Tuesday, November 24, 2009


I believe in America...

I grew up in the days before VCRs were a common household appliance. I was part of the generation who scoured the weekly TV guide in search of monster movies, to ensure I wouldn't miss something regardless of when it might be on. I stayed up late to watch Creature Features; in fact I still I vividly recall the night I saw Night of the Living Dead for the first time - and knowing that at 1am when it was over, I could switch from channel 2 over to channel 36 where Planet of the Apes was starting (frankly because I didn't want to make the trip from the TV back to my bed in the dark after turning it off).

When we got our first VCR, pre-recorded movies and video stores were just starting to pop-up. I remember when the local grocery store got the first bin of public domain VHS titles, at the amazing sell-through price of $14.99! That day, Dad shelled out $30 extra with the grocery bill as I picked out a copy of Spitfire (for him) and you guessed it, Night of the Living Dead for me.

The idea of actually owning a movie to watch whenever I wanted was such a thrill to me, I was able to forgive the poor print quality, splices and jump cuts throughout. It was mine, and you could take it from my cold, dead hands...

While in college, I was working in a bookstore pushing horror titles to anyone who would listen to me. One of the folks who did became a great friend, and Tony in turn got me hooked on LaserDiscs. While discs ranged from $35 for a standard film to $100 or more for a special edition (don't even ask me about the Japanese imports), I was also able to pick out a lot of titles as cut-outs at a fraction of the cost. We always had several LaserDisc stores in the Bay Area, and it was always an exciting treasure hunt when they got a new shipment of markdown cut-out titles.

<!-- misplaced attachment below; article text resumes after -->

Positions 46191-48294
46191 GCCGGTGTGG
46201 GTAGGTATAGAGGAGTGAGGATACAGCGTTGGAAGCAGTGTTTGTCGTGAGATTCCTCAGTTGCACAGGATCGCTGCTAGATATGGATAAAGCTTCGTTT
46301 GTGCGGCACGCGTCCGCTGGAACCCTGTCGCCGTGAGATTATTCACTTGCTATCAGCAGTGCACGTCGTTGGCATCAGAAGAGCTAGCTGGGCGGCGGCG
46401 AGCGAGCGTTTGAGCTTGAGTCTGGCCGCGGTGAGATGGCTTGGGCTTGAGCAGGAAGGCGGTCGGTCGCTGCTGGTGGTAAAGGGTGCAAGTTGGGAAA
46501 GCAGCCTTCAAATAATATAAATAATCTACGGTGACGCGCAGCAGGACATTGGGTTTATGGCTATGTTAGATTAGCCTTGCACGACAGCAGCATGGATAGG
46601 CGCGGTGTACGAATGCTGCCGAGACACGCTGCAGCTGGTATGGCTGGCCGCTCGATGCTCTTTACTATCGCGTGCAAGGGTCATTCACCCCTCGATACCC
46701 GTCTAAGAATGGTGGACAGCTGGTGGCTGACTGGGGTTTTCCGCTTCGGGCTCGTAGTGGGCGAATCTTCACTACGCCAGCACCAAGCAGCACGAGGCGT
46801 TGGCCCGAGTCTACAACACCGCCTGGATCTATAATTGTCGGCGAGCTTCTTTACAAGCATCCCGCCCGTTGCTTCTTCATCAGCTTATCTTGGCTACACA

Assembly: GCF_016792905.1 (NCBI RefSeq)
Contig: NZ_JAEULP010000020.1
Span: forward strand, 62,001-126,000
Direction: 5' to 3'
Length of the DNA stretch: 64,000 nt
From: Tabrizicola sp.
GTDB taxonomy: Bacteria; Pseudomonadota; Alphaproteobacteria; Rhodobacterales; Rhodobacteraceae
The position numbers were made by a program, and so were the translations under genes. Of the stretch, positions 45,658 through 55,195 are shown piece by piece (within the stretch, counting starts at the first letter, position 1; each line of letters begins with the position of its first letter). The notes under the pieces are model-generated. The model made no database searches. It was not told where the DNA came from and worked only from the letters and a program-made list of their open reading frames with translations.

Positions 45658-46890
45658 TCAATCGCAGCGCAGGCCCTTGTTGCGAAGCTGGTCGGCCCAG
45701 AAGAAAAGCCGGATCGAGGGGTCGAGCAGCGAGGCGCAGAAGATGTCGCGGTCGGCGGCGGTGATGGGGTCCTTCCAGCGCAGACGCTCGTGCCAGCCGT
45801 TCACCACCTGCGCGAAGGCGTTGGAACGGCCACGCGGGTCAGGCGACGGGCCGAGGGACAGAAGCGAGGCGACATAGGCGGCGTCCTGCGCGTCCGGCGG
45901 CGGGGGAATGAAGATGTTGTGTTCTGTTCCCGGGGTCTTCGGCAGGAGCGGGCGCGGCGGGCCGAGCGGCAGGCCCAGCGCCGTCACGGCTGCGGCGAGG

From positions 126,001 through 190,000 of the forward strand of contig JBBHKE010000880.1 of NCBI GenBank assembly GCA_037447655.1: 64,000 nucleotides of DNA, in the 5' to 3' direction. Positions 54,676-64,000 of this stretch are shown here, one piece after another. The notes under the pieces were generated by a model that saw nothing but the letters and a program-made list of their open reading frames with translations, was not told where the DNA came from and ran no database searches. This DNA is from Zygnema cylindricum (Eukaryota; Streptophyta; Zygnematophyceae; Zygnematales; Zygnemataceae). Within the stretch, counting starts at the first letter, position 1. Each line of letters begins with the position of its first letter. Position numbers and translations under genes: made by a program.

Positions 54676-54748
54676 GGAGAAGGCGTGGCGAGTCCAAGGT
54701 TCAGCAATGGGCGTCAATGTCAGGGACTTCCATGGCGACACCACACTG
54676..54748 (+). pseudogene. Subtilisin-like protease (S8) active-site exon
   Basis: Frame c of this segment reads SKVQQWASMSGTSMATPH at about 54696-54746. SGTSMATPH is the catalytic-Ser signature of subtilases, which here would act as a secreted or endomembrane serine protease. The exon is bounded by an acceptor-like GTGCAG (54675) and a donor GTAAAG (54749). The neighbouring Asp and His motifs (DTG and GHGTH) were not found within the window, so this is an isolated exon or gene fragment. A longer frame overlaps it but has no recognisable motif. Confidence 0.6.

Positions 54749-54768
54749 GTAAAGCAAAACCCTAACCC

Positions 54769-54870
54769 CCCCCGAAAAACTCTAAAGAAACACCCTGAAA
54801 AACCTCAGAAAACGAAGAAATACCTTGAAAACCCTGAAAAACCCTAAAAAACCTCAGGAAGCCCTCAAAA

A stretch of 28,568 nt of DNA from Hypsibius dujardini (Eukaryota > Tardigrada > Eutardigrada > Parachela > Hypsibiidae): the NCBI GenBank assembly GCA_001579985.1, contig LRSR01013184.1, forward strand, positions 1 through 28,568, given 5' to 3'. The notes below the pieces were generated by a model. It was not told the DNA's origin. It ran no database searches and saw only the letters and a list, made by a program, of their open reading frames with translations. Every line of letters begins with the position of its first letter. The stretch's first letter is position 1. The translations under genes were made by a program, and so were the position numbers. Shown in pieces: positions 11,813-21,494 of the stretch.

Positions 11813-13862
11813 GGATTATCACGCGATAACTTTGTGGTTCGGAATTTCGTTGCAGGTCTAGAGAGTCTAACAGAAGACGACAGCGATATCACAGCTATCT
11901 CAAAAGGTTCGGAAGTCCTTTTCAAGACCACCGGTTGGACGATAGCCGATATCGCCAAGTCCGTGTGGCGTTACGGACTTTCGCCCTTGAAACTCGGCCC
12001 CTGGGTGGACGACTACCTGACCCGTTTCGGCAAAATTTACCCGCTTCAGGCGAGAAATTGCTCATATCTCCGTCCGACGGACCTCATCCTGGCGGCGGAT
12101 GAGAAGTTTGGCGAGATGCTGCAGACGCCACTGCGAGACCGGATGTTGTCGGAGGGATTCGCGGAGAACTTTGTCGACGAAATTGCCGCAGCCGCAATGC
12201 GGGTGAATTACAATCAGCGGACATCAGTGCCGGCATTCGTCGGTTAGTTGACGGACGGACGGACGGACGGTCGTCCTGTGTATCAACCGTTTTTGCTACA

I can't remember if I brought an LD player with me when I lived in the dorm at Santa Clara University, but I do know that while in school, I amassed a collection of over 100 discs. I recall distinctly that I decided I needed to create a FileMaker database to start tracking them (on my Mac LCII), before the collection got out of hand. It didn't and by 1997, when DVD had reared it's head and it was nary as ugly as we LD fanboys were thinking, I had around 700.

But those little shiny discs won me over in a heartbeat. They were light, they were smaller (more fit on even less shelf space), and by God, they were cheap! $25 a movie! And special editions didn't cost three times as much. Like I often do when faced with a new and exciting technology, I decided that I wouldn't need to upgrade all titles on DVD as they came out. The LDs were perfectly fine! And really, what were the odds that classic remasters like those done on LaserDisc for Night of the Living Dead and The Texas Chainsaw Massacre would get similar treatment on DVD?

Well, despite being an early adopter (and one who quickly dismissed the notion of NOT upgrading darn near every LaserDisc I owned as the DVDs came out), I could not have dreamed what the future would hold with DVDs. Nor could I have imagined that one day I might own 1,000 titles, let alone our current count of 5,732 (which does not include the majority of things we've got recorded on DVD-R (a category I let slip, and now am woefully behind in cataloging). I used to say (in the early days) that I had more DVDs than your average Blockbuster. While they soon overtook me on quantity, I still feel I always gave them a run for their money on quality (Wild Wild West notwithstanding - Vonna's a Will Smith fan).